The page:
The parlor games began before all the votes were even counted. Who will be the Secretary of Transportation in President Obama’s second term? Will leadership of Congressional committees that decide the fate of bicycling change hands — and to who? What would these elections mean for transportation and for bicycling and walking specifically?
Well, here’s some of what we’re hearing…
Secretary of Transportation: This one has been simmering for a while. Current Secretary Ray LaHood, an outspoken supporter of bicycling and walking, said back in October 2011 that he wouldn’t serve a second term if the President was reelected. That comment took the president by surprise and LaHood has since backed off a bit, saying he owed it to the president “to sit down and talk after the election and see where it takes us.” We’ll just have to wait and see what he decides. Possible replacements include big city mayors like Los Angeles’ Antonio Villaraigosa and New York City’s Michael Bloomberg, as well as infrastructure champion Ed Rendell, former Governor of Pennsylvania. One also can’t help but notice that Ohio Representative Steven LaTourette’s retirement from Congress makes him available for the job. This would keep a Republican, not to mention a friend to bicycling, in the cabinet as Secretary of Transportation.
Environment and Public Works (EPW) Committee Chair: As chair of the EPW committee, California Senator Barbara Boxer (D-CA) has been one of the most influential voices on transportation policy. Many of you in the state probably sent her advocacy alerts over the past two years. As important as that role is, Senator Boxer is next in line for chair of the prestigious Foreign Relations Committee. Will the chairmanship become available? That depends. If Secretary of State Hilary Clinton steps down as expected, Obama will have to appoint a new one. A leading candidate for that position is Senator John Kerry (D-MA), the current chair of Foreign Relations. Kerry’s appointment would allow Boxer to lead the Foreign Relations Committee and open up the EPW chairmanship to Max Baucus of Montana (who leads the Finance Committee), Delaware’s Tom Carper (who could also chair the Homeland Security Committee), or Senator Frank Lautenberg of New Jersey.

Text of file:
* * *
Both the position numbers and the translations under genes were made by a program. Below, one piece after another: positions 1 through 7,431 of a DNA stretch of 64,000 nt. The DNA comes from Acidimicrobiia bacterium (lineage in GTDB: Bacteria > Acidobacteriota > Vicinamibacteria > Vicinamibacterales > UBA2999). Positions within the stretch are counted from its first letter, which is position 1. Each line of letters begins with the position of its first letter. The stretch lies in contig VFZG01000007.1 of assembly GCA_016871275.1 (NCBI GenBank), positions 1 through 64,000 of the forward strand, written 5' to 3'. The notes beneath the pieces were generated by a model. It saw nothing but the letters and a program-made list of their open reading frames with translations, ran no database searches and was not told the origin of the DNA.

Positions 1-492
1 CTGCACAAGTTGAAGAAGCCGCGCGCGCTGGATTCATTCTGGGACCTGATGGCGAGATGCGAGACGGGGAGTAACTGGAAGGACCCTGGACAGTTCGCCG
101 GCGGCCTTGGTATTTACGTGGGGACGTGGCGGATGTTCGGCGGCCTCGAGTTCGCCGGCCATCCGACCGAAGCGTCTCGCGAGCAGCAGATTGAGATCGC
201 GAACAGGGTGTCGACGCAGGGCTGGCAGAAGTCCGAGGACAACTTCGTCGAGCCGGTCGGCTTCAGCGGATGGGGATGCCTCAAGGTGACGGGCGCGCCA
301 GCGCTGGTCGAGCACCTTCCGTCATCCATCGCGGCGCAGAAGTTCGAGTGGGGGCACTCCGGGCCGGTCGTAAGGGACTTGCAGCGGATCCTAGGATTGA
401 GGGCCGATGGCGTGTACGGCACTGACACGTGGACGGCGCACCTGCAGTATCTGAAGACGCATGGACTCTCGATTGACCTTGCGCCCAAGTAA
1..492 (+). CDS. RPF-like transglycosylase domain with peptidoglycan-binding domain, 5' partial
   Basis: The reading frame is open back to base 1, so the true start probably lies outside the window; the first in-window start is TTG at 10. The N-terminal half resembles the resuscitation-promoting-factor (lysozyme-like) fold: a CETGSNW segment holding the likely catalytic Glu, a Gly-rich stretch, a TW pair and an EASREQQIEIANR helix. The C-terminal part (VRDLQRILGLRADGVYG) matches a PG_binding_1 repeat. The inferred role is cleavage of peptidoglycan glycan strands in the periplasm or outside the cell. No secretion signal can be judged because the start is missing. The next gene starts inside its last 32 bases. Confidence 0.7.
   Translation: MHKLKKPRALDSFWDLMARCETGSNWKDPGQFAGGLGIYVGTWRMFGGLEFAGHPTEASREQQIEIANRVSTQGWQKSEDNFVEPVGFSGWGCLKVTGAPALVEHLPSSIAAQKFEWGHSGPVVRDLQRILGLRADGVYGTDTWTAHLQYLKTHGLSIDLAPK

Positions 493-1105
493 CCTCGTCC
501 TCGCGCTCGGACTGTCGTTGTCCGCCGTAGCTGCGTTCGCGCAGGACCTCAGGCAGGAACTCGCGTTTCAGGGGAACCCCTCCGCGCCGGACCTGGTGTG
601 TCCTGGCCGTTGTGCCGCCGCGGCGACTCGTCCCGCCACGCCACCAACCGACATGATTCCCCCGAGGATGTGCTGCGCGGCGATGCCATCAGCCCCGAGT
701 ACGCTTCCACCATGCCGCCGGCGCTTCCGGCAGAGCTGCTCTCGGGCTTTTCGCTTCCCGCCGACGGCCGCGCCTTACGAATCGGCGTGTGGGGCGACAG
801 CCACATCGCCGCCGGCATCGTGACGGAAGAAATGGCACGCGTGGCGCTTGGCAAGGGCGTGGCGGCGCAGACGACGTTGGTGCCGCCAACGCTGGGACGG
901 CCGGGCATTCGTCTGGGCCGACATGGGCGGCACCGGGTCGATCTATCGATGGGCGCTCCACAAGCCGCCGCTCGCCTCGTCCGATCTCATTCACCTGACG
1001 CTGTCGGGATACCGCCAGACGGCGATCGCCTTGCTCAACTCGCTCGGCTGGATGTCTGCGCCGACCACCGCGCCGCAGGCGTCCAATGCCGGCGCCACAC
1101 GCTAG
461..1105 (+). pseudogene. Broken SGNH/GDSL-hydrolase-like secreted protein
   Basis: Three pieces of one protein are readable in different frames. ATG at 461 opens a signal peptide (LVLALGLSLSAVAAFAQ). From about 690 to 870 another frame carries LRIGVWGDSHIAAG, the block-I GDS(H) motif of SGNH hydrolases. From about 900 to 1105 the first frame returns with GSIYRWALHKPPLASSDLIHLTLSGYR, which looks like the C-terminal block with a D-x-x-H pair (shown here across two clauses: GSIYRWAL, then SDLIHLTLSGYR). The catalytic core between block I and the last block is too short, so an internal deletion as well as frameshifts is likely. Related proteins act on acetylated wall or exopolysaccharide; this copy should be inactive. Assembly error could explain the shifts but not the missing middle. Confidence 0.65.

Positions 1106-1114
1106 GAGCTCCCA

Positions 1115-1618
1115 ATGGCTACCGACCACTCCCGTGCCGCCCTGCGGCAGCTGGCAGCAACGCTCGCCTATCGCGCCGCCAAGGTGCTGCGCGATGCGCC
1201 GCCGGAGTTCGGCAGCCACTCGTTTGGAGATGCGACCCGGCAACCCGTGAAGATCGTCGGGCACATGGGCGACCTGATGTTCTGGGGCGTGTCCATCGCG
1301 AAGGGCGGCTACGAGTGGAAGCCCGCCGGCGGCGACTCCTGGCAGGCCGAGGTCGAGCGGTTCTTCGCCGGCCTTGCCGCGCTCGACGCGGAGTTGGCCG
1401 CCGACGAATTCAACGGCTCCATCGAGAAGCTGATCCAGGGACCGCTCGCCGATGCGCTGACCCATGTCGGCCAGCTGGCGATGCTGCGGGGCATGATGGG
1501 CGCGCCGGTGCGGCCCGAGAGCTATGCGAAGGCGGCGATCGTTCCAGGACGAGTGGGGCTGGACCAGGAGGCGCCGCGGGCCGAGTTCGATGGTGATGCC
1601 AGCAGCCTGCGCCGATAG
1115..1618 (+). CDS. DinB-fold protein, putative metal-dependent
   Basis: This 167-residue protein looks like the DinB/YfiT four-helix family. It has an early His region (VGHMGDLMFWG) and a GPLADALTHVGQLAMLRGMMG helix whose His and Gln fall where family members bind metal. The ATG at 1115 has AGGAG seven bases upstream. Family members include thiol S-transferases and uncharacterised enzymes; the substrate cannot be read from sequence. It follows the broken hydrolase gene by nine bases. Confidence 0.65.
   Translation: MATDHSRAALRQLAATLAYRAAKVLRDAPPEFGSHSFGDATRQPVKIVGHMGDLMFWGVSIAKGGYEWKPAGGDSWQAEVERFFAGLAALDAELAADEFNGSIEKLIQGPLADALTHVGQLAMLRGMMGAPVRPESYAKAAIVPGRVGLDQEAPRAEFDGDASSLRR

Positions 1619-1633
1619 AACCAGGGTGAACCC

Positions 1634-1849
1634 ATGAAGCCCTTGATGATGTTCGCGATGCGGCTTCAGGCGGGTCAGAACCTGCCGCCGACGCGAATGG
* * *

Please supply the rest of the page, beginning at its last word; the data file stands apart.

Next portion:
Environment and Public Works Committee Ranking Member: The ranking member of EPW is one of the most important voices in shaping policy. According to Republican rules, Republican ranking members must give up their leadership seat when they hit their term limit. As a result, Senator Jim Inhofe (R-OK), the current ranking member of the Committee on Environment and Public Works (EPW), who infamously called bike trails frivolous, may become ranking member of the Armed Services Committee instead. That would likely leave Senator David Vitter (R-LA) to become ranking member. Senator Vitter may be less hostile to bicycling — time will tell. EPW staffing changes could also bring fresh perspectives. For example, the idea for the mandatory sidepath law came from an EPW staffer.
In other news…
- Congress lost several supportive voices. Massachusetts Senator Scott Brown, a Republican co-sponsor of the Cardin-Cochran Amendment, lost his seat. Three Republicans who strongly supported transit funding – Representatives Dold (R-IL), Biggert (R- IL) and Bass (R-NH) – also lost their seats.
- Rep. Chip Cravaak of Minnesota, the Republican who unseated longstanding bike champion James Oberstar, was defeated. Meanwhile, Tim Bishop (D-NY), a member of the important Transportation and Infrastructure Committee T&I and a co-sponsor of Complete Streets legislation, kept his seat in a tight race.
Overall, we shouldn’t see a lot of changes in transportation policy as a result of this election. The majority party remains the same in the Senate and House. The president returns to the White House. Options for raising transportation revenue remain elusive.
League Policy Director
Flusche joined the League in April 2009 and has a B.A. in history from Syracuse University and a Masters of Public Administration with a concentration in public policy analysis from New York University.